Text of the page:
From the Pastor – I’m about 50 pages into a 500 page book I just picked up during a recent visit to Cambridge, where my wife and I thoroughly enjoy spending time browsing through the Harvard Coop bookstore. The book I happened across and ended up buying, was one I had heard about recently on the radio. It is not a religious book from a religious writer, but it does have implications for people of faith. The title of the book is “Thank You for Being Late” by Thomas L. Friedman.
The author explains the origin of the title as follows. He often makes appointments to meet with people over breakfast in downtown Washington, D.C. It’s his way of “packing more learning into a day and not wasting breakfast by eating alone.” Due to travel difficulties in the crowded metropolitan area, his guests often arrive 10, 15, or even 20 minutes late. They invariably offer an apology for being tardy, giving the reason behind their delay. But after a number of such experiences, Thomas Friedman came to realize that no apology was needed – in fact, he started thanking people for being late! Which, as you might imagine, caught them off guard. He explained that their being late was something of a gift, because he ended up having a few unscheduled minutes to himself. Such a pause in his otherwise overly hectic schedule, allowed him a brief span of time to just sit quietly and think.
The value of being able to sit quietly for a few minutes and think, ties in with the sub-title Thomas Friedman chose for his book: “An Optimist’s Guide to Thriving in the Age of Accelerations.” That modern life tends to operate at a fast pace isn’t a new idea. But Friedman’s thesis is that what we are experiencing currently is unprecedented. Hence the phrase “age of accelerations.” Modern life isn’t just moving faster than before, he argues, but is also accelerating faster than it has in the past. One metaphor he uses is that of being in a car as it accelerates from 0 to 60 mph in 10 seconds. Such a ride could be awfully exhilarating. But then imagine that instead of staying at 60 mph after that first 10 seconds, the car continues to accelerate even faster – reaching 120 mph 8 seconds later, and then 180 mph 6 seconds after that. The thrill would certainly be gone! Replaced, in all likelihood, with feelings of disorientation and fear.
It is that kind of exponential change of speed that Friedman argues is happening across many sectors of modern life. Not surprisingly, technology is one of the areas on which he focuses. Some of his analysis, I have to admit, is over my head. But here is one example he gave, the significance of which I found easier to grasp. He started with numbers comparing the first generation microchip made by Intel in 1971 to the chip Intel is marketing currently. “Intel’s latest chip offers 3,500 times more performance, is 90,000 times more energy efficient, and is about 60,000 times lower in cost.” Wow – I guess?! Though the raw numbers are quite large, not being technologically proficient their impact isn’t all that great. But then Friedman goes on to write that Intel engineers did a rough calculation of what would happen had a 1971 Volkswagen Beetle improved at the same rate as microchips did: “That Beetle would be able to go about three hundred thousand miles per hour, it would get two million miles per gallon of gas, and it would cost four cents!” WOW, WOW, WOW!!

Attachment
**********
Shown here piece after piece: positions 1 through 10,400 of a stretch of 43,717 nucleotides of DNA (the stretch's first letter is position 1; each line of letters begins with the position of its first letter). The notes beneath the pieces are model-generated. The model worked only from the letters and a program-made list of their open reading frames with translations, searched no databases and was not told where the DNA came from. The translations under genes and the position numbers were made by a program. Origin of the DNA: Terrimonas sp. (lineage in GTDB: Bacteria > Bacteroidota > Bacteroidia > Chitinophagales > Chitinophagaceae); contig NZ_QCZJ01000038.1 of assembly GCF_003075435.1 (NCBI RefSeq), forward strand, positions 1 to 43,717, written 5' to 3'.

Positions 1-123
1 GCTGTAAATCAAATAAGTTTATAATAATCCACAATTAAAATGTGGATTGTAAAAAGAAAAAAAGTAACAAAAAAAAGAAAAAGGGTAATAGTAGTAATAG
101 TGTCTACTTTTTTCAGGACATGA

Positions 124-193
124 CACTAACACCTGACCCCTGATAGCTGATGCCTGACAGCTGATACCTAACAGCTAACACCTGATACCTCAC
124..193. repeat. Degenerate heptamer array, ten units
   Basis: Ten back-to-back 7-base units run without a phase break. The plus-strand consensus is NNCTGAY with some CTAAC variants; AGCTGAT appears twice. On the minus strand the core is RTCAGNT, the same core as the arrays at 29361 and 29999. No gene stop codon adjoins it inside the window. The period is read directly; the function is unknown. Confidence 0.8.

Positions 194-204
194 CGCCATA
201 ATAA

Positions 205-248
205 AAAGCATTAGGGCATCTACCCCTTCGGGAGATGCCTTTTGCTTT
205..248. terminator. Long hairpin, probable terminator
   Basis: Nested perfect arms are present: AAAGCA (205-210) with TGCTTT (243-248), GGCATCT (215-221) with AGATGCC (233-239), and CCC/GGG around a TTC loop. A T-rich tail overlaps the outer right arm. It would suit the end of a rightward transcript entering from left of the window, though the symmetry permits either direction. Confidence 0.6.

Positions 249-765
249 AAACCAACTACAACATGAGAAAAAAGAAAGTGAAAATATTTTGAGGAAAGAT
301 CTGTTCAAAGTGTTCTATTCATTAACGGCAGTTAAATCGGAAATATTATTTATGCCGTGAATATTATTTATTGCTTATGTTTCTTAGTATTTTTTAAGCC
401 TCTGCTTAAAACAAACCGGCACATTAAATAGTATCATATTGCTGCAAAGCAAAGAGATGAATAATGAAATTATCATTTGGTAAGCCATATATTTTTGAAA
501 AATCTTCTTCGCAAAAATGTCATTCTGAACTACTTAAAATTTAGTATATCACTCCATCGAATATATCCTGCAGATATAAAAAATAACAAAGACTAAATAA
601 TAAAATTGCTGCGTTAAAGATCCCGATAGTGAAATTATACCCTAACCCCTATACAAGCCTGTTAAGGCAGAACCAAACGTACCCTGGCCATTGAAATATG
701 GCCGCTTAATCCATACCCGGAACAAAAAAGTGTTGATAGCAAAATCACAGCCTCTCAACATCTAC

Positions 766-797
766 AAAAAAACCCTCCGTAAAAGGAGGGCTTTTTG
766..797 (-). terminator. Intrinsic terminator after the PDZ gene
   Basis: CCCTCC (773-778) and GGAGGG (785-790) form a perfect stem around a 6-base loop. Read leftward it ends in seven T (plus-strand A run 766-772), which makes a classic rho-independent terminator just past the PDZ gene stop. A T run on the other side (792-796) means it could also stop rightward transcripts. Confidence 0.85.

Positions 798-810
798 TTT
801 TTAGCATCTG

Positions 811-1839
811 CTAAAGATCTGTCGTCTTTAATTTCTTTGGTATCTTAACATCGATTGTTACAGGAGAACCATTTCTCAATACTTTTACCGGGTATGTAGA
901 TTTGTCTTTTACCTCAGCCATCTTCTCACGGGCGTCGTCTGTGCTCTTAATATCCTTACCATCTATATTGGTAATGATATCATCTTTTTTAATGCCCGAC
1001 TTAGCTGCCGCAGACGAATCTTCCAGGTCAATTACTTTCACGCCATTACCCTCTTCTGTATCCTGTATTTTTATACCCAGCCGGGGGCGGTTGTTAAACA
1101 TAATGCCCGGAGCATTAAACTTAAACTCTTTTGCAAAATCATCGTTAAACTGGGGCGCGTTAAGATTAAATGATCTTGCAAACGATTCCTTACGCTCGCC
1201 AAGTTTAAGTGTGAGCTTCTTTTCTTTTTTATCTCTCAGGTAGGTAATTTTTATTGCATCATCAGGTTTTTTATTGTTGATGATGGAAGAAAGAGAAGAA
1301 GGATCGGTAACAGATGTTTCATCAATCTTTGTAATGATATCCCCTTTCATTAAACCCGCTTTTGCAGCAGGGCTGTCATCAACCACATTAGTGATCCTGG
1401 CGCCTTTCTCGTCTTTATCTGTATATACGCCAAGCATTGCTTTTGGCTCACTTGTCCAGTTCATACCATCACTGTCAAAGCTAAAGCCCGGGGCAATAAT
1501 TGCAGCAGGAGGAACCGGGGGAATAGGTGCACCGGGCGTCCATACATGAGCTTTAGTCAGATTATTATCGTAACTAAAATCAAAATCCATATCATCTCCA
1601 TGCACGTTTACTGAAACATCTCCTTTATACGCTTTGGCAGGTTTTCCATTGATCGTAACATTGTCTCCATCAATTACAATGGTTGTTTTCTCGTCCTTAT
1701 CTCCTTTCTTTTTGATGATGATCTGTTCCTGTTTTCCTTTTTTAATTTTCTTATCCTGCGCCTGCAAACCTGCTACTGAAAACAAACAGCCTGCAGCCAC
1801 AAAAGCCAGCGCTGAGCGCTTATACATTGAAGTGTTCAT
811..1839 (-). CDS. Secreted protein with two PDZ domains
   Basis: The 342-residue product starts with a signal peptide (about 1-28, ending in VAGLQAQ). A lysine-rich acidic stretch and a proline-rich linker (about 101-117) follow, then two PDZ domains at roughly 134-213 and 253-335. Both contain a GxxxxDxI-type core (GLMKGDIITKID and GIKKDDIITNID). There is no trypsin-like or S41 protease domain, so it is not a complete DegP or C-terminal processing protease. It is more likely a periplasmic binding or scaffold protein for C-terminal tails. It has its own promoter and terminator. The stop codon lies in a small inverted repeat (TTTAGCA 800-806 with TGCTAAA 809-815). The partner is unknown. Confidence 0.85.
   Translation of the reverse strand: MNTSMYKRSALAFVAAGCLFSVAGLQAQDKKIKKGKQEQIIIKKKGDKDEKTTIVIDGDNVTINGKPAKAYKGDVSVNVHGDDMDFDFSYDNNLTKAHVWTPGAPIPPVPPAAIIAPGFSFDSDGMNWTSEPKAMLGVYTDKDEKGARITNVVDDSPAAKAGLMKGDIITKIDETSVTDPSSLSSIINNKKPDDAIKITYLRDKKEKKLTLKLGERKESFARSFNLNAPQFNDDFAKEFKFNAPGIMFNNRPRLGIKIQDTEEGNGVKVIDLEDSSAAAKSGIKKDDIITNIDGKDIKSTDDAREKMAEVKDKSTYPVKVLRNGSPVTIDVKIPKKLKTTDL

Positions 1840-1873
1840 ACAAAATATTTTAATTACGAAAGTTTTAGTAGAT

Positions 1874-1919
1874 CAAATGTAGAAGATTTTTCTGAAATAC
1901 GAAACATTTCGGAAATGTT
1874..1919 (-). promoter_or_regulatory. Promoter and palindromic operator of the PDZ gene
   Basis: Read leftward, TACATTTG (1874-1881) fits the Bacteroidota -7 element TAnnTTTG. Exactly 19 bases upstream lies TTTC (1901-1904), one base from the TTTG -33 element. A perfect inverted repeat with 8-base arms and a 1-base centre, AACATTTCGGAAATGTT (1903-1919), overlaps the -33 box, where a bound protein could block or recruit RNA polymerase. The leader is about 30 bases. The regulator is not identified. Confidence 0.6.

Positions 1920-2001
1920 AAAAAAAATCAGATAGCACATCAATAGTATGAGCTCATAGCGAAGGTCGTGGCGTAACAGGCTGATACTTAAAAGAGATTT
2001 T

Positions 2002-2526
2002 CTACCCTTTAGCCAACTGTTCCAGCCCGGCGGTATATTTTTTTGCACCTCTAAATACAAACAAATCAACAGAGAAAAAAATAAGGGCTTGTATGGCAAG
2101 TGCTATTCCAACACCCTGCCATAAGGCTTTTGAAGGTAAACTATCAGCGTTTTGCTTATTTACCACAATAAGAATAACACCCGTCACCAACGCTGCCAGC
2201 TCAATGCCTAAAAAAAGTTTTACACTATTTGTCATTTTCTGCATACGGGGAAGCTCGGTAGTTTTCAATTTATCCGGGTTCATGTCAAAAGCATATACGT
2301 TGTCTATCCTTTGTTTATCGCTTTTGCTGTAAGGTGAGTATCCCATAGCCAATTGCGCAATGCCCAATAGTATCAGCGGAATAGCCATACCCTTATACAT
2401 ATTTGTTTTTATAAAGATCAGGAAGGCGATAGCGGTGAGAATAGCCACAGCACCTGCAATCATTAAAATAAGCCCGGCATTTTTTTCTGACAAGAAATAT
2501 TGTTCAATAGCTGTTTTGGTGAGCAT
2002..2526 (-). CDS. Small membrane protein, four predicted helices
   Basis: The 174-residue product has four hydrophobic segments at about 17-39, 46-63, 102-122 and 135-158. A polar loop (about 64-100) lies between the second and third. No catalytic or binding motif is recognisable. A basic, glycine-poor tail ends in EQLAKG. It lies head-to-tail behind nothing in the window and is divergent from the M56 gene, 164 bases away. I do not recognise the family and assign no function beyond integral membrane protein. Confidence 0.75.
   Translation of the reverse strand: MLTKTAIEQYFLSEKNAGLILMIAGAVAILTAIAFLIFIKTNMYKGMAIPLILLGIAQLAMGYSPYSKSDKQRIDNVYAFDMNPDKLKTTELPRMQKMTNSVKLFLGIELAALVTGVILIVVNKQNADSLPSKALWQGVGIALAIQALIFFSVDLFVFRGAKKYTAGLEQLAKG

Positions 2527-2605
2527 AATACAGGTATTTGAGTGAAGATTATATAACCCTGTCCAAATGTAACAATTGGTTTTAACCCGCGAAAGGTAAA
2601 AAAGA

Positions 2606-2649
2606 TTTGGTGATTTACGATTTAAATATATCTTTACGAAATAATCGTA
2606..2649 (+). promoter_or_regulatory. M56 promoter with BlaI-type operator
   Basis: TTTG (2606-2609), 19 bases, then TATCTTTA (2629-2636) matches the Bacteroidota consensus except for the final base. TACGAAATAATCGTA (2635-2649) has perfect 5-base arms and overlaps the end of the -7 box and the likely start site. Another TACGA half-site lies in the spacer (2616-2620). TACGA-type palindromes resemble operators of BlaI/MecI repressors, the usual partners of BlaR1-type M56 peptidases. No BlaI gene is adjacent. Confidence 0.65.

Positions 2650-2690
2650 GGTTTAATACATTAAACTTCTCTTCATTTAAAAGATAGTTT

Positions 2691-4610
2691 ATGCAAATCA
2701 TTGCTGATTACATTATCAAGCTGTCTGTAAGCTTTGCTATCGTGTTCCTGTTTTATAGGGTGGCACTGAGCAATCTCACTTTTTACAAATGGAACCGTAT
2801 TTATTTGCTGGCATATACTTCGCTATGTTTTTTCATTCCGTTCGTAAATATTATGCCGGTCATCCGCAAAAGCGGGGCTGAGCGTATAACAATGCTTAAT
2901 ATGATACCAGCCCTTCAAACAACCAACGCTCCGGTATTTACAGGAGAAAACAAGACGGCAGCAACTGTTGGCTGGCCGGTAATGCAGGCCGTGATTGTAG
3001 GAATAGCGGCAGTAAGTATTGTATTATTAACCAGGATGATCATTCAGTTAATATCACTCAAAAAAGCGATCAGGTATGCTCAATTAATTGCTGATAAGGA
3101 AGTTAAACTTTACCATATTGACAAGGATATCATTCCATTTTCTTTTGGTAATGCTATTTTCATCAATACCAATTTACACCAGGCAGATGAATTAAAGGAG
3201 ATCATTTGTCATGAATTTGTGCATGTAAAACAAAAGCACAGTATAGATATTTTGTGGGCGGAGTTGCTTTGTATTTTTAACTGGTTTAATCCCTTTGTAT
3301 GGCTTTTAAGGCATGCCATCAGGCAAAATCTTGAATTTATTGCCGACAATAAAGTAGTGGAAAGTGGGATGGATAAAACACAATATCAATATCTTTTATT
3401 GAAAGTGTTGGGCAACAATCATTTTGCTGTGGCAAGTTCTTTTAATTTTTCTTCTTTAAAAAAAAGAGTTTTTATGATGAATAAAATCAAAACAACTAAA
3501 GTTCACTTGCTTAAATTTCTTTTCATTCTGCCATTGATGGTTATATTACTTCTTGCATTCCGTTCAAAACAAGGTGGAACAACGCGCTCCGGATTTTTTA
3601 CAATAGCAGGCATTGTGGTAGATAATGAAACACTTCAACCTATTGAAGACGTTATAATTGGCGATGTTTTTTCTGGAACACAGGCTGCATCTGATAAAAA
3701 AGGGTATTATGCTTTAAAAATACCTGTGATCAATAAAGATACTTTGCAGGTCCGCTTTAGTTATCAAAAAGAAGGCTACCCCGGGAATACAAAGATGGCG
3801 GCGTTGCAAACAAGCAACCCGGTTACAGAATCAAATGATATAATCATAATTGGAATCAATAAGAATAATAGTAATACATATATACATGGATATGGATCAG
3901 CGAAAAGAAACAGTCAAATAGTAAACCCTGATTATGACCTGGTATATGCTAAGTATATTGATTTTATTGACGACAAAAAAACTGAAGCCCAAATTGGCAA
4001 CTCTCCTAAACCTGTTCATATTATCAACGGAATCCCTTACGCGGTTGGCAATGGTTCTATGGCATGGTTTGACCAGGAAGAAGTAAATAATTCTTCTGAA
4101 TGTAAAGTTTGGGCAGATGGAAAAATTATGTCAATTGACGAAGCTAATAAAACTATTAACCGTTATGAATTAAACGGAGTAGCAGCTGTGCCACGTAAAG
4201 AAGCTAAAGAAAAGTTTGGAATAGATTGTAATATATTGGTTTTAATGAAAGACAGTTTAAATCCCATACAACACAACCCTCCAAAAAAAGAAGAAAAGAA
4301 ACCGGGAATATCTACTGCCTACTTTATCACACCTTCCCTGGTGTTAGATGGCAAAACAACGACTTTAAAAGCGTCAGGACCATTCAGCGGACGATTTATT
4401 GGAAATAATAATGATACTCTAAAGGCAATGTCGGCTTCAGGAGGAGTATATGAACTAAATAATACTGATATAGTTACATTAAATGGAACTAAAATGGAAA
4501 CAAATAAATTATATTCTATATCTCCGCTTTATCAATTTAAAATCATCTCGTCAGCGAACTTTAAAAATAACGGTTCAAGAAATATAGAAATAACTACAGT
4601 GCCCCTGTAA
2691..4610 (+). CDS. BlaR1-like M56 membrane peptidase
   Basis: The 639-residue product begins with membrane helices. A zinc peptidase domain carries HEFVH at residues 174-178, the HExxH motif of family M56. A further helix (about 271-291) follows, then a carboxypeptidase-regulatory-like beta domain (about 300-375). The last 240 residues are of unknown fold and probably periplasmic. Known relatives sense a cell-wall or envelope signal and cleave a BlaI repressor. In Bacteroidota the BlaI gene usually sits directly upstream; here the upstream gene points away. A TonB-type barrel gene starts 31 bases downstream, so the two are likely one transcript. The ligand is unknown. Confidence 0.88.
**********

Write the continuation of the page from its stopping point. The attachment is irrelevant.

Living, as we do, in an “age of accelerations” unlike anything that has gone before, can certainly be disorienting and even fear-inducing. Friedman’s analysis isn’t just that things are getting faster and faster all the time, but that they have reached a speed that is outpacing our human ability to adapt. If we can’t fully wrap our mind around one new change before the next one comes along (two day shipping giving way to same day shipping giving way to delivery within two hours of ordering which is in development), it is likely to be deeply unsettling, making it difficult to feel like we have any firm foundation on which to stand.
I’m not sure why Thomas Friedman describes himself in the sub-title as an “optimist,” in the midst of the tectonic shifts currently under way, and I will be interested in reading that part of the book when I get there. I do know, however, that as followers of Jesus we have every reason to be optimists, despite living in this age where things are accelerating so profoundly. Among the many places in Scripture that provide us with assurance that God remains firmly in control, no matter what is happening around us, is the opening verse of Psalm 24: “The earth is the Lord’s, and all its fullness, the world and those who dwell therein.”
All the changes going on in technology – they belong to the Lord. All the changes going on in medicine or finance or education or government or whatever – they belong to the Lord. “Belong” not in the sense that the Lord is behind each and every change, causing it to happen, bringing it into being. Because let’s face it, not all change is good. But it ALL belongs to God in the sense that NOTHING is outside of God’s power and influence. NOTHING is going to thwart God’s ultimate purpose. NOTHING is going to prevent God from loving, protecting, guiding, forgiving, redeeming, giving hope to “the world and those who dwell therein.”
My prayer for each of us during this season of Lent, is that we have moments to sit quietly and think – reflecting upon all that God has done, and continues to do, on our behalf. God’s presence in our life, as individuals and as a Christian community, is the fundamental reason to be optimistic!
Yours in Christ,